Power to the Poor Power to the Poor

Power to the Poor

Black-Brown Coalition and the Fight for Economic Justice, 1960-1974

    • $19.99
    • $19.99

Publisher Description

The Poor People's Campaign of 1968 has long been overshadowed by the assassination of its architect, Dr. Martin Luther King Jr., and the political turmoil of that year. In a major reinterpretation of civil rights and Chicano movement history, Gordon K. Mantler demonstrates how King's unfinished crusade became the era's most high-profile attempt at multiracial collaboration and sheds light on the interdependent relationship between racial identity and political coalition among African Americans and Mexican Americans. Mantler argues that while the fight against poverty held great potential for black-brown cooperation, such efforts also exposed the complex dynamics between the nation's two largest minority groups.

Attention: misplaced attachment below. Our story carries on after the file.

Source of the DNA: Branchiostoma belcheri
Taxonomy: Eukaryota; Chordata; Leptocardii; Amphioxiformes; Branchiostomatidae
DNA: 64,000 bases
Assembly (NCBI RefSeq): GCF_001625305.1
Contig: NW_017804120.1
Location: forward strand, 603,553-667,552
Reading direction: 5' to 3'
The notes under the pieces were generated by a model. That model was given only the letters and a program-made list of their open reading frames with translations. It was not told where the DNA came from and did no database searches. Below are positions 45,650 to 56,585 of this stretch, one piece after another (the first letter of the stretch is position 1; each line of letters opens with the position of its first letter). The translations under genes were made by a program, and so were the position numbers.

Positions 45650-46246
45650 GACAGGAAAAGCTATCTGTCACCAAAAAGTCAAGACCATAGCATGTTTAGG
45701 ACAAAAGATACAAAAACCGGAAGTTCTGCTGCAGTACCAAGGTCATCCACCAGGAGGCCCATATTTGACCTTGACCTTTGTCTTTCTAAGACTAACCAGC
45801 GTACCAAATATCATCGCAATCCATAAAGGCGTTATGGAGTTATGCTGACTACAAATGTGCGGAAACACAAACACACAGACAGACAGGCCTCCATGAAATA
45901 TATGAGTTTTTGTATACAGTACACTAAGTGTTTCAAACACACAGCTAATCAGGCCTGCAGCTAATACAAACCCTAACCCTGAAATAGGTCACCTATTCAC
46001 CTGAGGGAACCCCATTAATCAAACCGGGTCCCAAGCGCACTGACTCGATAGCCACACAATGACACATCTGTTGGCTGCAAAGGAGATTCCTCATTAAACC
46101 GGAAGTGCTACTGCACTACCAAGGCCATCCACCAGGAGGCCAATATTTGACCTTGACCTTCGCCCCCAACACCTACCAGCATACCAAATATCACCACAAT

Drawing on oral histories, archives, periodicals, and FBI surveillance files, Mantler paints a rich portrait of the campaign and the larger antipoverty work from which it emerged, including the labor activism of Cesar Chavez, opposition of Black and Chicano Power to state violence in Chicago and Denver, and advocacy for Mexican American land-grant rights in New Mexico. Ultimately, Mantler challenges readers to rethink the multiracial history of the long civil rights movement and the difficulty of sustaining political coalitions.

GENRE
Nonfiction
RELEASED
2013
February 25
LANGUAGE
EN
English
LENGTH
376
Pages
PUBLISHER
The University of North Carolina Press
SELLER
Ingram DV LLC
SIZE
17.1
MB

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